Monday, May 04, 2015

Mozilla, Google push to see all web content encrypted, seen as a national security concern


Since sometime in 2014, there has been a gradual increase in proposals that the entire web should be encrypted.
  
That is to say, not only e-commerce sites, which take personal information and process credit card and bank information, but even news sites, or even amateur blogs. 
  
Recently Mozilla (behind Firefox) has announced that it will mark websites that don’t use “SSL *” (secure socket layer (Wiki) as “defective” or deficient in security, announcement here . A key verb here is "deprecate".  A typical news story is one on Vox by Tim Lee here
   
And Google has announced that with will penalize pages not protected by SSL in its search engine ranking as a negative “ranking signal” whose importance will grow over time. 
                  
Sunday, I wrote a story on my Internet Safety blog about this, reiterating the idea that encryption may make ordinary non-commercial sites much harder to hack, especially from overseas, and especially given today’s world political climate.  I am personally less concerned about the snooping issue, but for some people, especially in authoritarian countries, this is a big deal.  And I can see from analytics that I do have traffic from Muslim countries, Africa, Russia and China, even when supposedly blocked. 
  
In the 1990s, encryption was slow, cumbersome and expensive.  Over time, it has gotten much more efficient.  Still, in my own experience, I find that most sites go into encrypted mode only when I have to log in, or transmit PII or financial information.  A few sites, like Electronic Frontier Foundation, encrypt all pages, but most news stories on other sites do not. 
  
I also checked my own ISP’s and I don’t see a straightforward set of steps to accomplish encryption yet.  It appears that Blue Host intends to (here), and Verio has a page on how to work with third parties that offer certificates here.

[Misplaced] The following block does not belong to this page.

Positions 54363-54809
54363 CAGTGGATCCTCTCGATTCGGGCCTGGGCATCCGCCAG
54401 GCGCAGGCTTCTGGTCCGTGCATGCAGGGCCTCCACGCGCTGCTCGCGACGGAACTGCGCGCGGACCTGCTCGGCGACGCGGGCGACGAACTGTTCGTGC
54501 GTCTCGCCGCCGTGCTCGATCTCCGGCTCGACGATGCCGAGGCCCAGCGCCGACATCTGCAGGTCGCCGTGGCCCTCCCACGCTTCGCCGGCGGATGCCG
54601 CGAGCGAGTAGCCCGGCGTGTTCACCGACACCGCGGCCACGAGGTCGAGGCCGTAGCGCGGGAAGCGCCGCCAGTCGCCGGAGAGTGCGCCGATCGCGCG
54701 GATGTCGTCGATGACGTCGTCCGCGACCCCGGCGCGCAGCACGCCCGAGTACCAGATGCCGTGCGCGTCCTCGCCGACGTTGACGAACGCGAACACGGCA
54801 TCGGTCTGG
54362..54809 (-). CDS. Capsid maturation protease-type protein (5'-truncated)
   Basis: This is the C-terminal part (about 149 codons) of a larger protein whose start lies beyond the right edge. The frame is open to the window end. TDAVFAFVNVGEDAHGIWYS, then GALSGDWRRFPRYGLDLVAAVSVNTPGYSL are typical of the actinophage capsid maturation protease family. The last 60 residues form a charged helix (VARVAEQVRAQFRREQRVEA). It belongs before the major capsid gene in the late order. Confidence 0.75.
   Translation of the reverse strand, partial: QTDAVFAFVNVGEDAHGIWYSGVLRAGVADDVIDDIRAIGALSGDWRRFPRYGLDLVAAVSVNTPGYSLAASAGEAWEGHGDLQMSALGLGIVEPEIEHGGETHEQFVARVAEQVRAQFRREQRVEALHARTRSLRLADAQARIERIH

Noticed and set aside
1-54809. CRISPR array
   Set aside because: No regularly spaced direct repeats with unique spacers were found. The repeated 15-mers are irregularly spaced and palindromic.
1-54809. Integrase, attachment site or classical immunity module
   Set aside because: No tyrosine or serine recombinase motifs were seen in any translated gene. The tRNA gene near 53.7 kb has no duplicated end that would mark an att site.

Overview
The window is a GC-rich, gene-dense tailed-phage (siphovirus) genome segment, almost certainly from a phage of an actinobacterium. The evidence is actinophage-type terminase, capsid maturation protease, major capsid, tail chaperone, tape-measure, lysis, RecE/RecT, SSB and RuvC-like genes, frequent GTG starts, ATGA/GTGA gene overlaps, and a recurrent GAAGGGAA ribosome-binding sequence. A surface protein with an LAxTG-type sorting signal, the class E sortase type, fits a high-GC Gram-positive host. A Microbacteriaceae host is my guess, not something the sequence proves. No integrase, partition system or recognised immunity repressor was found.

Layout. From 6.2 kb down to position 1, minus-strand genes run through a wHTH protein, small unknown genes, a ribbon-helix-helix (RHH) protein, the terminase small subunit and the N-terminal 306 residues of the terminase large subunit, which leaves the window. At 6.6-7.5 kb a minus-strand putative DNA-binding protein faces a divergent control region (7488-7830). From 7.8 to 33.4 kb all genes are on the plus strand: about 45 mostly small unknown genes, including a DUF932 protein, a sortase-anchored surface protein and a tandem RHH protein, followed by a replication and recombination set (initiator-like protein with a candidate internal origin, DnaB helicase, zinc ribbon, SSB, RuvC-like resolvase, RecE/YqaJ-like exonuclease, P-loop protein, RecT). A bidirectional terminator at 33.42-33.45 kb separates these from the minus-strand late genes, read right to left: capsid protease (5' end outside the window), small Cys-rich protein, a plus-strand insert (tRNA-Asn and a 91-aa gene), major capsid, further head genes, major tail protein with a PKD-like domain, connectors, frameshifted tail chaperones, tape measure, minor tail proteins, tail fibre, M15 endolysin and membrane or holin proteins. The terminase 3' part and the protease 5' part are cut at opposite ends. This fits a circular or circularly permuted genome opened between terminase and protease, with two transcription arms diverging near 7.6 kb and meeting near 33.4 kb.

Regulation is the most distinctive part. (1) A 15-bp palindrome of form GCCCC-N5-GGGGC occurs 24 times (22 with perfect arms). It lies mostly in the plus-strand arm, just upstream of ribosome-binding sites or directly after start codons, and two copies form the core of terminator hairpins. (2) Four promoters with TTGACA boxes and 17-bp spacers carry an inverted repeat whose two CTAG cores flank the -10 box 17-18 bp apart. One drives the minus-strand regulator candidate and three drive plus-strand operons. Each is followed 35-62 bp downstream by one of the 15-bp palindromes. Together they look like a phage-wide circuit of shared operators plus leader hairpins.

Generally, it seems that encryption may be easier in a hosting environment when it is setup as a commercial site.  E-commerce, relative to non-commercial, is not as expensive as it once was.  Also, all internal linking needs to be relative (no hard-coding of URL’s). 

Ironically, this observation comports with a story here April 30, where many parties feel that independent artists like me should become more aggressive in retailing their own work rather than "depending" on the super-outsourcing from Amazon, which makes some of us "lazy" about our own salesmanship. 
     
One article that may be helpful is “Let’s Encrypt”, here  which sets a good example.

Seth Schoen has a video for this site, below. 

  
I will, in the coming period, look more closely at what it would take to encrypt my blogs and sites.  
    
But what would be helpful would be for hosting providers to come up with straightforward instructions and pricing plans as to how to do this.  That may require considerable project development on their side now, and I guess that would provide some good (coding and testing) jobs for college students right now working their way through school. 

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